Maria Ann (Windsor) Smith, who was born in England in 1799, emigrated to Australia with her husband, Thomas, a farm laborer, and their five children, in 1838. They built a successful farm and orchard, and had another child. They may have been illiterate.
There are several colorful stories about Maria’s discovery of a new apple, a mutation that occurred in a cross between a crab apple and a domestic apple. What is not in dispute is that she was 68 at the time, her husband was an invalid, and she did the work to both cultivate and claim the new variety.
Smith died two years later; so did not get to see the success of her apple. Because it kept well, was slower to turn brown, and was excellent for cooking, it quickly gained international popularity. By 1975, 40 percent of Australia’s apple crop was Granny Smiths.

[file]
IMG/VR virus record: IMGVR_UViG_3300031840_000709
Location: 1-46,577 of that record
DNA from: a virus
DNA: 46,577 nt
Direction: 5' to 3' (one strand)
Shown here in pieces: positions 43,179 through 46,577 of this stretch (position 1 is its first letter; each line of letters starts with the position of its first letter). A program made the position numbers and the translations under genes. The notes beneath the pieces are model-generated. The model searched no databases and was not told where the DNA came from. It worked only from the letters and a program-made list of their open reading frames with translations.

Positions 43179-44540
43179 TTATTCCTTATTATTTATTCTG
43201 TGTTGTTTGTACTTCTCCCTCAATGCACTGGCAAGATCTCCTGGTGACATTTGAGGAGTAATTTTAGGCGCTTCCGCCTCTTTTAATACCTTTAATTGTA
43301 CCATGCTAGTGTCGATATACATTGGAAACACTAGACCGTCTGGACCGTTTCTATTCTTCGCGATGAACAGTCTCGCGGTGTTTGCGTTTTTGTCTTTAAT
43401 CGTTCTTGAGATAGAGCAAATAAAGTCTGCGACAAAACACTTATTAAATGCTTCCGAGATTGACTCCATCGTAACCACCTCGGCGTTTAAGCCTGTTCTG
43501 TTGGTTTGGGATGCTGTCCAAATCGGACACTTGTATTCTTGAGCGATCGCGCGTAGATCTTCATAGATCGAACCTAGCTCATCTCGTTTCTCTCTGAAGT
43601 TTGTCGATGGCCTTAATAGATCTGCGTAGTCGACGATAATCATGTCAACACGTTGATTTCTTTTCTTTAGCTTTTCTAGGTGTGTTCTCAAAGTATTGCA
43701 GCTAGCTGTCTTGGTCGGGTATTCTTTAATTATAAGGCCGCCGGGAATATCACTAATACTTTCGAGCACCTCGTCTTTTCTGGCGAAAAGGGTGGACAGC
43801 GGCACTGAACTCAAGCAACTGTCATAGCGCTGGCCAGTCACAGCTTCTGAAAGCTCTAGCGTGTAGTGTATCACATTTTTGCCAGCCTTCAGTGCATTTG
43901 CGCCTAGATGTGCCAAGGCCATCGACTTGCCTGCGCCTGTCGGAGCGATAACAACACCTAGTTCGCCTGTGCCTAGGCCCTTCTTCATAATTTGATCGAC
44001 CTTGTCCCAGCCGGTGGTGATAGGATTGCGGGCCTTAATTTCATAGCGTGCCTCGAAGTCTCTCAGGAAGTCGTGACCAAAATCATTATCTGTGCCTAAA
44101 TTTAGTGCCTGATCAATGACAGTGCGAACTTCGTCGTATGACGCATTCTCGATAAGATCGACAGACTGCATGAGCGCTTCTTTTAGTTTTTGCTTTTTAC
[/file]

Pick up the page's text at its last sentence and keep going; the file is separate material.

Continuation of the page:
Because the Granny Smith was a mutation, the seeds grow into a more tart apple with less appeal. So most apples are direct descendants of the original Smith tree. Australia celebrates with an annual Granny Smith festival, complete with Festival Queen and fireworks.